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Thursday, 27 September 1973
Page: 1646


Mr CALDER (NORTHERN TERRITORY) - The people of the Territories will not have the right to vote in the referendum on 8 December which seeks to give the Government power to control wages and prices. The people of the Northern Territory are now under the influence of the Minister for the Capital Territory and the Minister for the Northern Territory (Mr Enderby), who lives in Canberra. He is a city man. The people of the Northern Territory have to put up with the snap decisions that he makes from 2,000 miles away. I have again given notice that I propose to move that the notice which has been given of acquisition of certain land by the Commonwealth in the Northern Territory be declared void and of no effect. This proposed acquisition is a simple example of how little the Minister and the Government think of the Northern Territory. They arc not prepared to listen to people of the Northern Territory. Within an hour of the defeat of this proposal in the Senate the Minister burst from his office virtually in an uncontrollable rage and re-gazetted the acquisition proposal. He took no notice of the Senate. I hope that his departmental officers will have the common decency to go and discuss this matter with the people of the 32 square miles of land south of Darwin he hopes to resume. A principle is involved. Those people do not like being pushed around, especially by someone from down south who does not really know what he is talking about - although I know that lots of those people would themselves treat on their land.

I return to the subject of the representation of the Territories in the Senate. While moving for representation of the Northern Territory in the Senate the Government is moving away from, or appears to be moving away from, giving the people of the Northern Territory responsibility in their own legislature. The views of the Northern Territory Legislative Council are ignored on many occasions. The land acquisition proposal is but one example. Under the previous Government the Legislative Council was to have jurisdiction over urban land. Where does that jurisdiction lie now? It lies in an administrative set-up established in Canberra. What happened to the control of the police force? What happened to the security service? It was abolished altogether. Those are examples of the attitude the Government adopts towards the Northern Territory. The people of the Northern Territory are not very pleased about the Government's actions.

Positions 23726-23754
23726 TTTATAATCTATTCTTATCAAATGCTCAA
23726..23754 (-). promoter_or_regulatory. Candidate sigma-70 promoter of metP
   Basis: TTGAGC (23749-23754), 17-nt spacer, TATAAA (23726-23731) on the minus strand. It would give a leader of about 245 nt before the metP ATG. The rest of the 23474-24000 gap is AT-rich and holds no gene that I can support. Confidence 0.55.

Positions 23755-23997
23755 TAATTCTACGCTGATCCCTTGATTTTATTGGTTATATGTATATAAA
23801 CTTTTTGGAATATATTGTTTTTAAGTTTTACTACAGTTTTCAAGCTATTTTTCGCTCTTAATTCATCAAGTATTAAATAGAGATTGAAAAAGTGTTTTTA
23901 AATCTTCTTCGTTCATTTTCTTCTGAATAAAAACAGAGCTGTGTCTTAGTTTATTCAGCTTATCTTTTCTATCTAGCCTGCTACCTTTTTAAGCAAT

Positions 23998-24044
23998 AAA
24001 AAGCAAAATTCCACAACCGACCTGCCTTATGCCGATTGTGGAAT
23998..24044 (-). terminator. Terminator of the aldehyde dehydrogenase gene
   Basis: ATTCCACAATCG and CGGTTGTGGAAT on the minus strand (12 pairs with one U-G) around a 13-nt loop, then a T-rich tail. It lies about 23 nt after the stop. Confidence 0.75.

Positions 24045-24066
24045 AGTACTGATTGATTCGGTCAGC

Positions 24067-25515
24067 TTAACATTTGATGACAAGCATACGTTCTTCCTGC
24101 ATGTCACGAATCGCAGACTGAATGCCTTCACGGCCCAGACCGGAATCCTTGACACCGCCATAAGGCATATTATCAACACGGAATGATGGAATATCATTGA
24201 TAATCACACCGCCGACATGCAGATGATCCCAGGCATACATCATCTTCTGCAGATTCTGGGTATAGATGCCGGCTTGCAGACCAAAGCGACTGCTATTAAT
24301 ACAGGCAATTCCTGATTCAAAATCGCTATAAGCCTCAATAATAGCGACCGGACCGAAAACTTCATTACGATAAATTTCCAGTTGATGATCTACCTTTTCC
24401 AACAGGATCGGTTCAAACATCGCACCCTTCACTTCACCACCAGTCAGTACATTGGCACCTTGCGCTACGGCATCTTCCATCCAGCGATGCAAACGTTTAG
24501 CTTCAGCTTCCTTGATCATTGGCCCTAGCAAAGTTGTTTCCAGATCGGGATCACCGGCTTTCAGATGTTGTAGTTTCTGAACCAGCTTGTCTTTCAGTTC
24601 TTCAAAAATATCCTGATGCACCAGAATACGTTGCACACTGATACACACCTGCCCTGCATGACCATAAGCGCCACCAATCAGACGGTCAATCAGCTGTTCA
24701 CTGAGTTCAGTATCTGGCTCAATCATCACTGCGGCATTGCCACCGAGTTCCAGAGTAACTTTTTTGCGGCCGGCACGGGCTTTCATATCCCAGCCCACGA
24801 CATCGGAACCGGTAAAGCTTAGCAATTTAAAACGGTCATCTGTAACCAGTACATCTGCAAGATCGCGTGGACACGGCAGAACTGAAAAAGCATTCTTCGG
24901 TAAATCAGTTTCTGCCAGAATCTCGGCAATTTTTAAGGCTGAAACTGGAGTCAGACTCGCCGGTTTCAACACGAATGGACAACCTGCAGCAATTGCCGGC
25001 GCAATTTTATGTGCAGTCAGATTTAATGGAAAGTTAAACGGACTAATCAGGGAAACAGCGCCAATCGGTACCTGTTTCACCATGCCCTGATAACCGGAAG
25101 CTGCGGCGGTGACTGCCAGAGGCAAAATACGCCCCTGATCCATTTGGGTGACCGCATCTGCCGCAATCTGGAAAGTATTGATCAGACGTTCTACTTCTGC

The Joint Parliamentary Committee on the Northern Territory has been set up to study matters relating to the Northern Territory. Its establishment has been accepted by Legislative Councillors with some reluctance. Some of them have been quoted as saying that it will not be of the slightest use. They say that we should have a continuation of the discussions which were had with Ministers in the former Government about giving responsibility to them to run the Northern Territory's affairs. On the one hand this Government is giving something and on the other it is taking away something. When the first Bill was debated on 30 May I moved an amendment which virtually sought to bring the date of the election for the proposed senators from the Northern Territory into line with the Senate election in the States. After all, the senators elected from the Territory would be sitting alongside those elected from the States. There is no reason why their election should not take place at the same time and under the same terms as the election for the senators from the States. I cannot understand why that has not been brought about. I do not know whether the ALP thinks it will win 2 of these 4 Senate seats. When this Bill was introduced the ALP might have imagined that it would have won 3 seats to 1. I very much doubt that they would not lose 3 seats to 1.


Mr Enderby - Are you going to--







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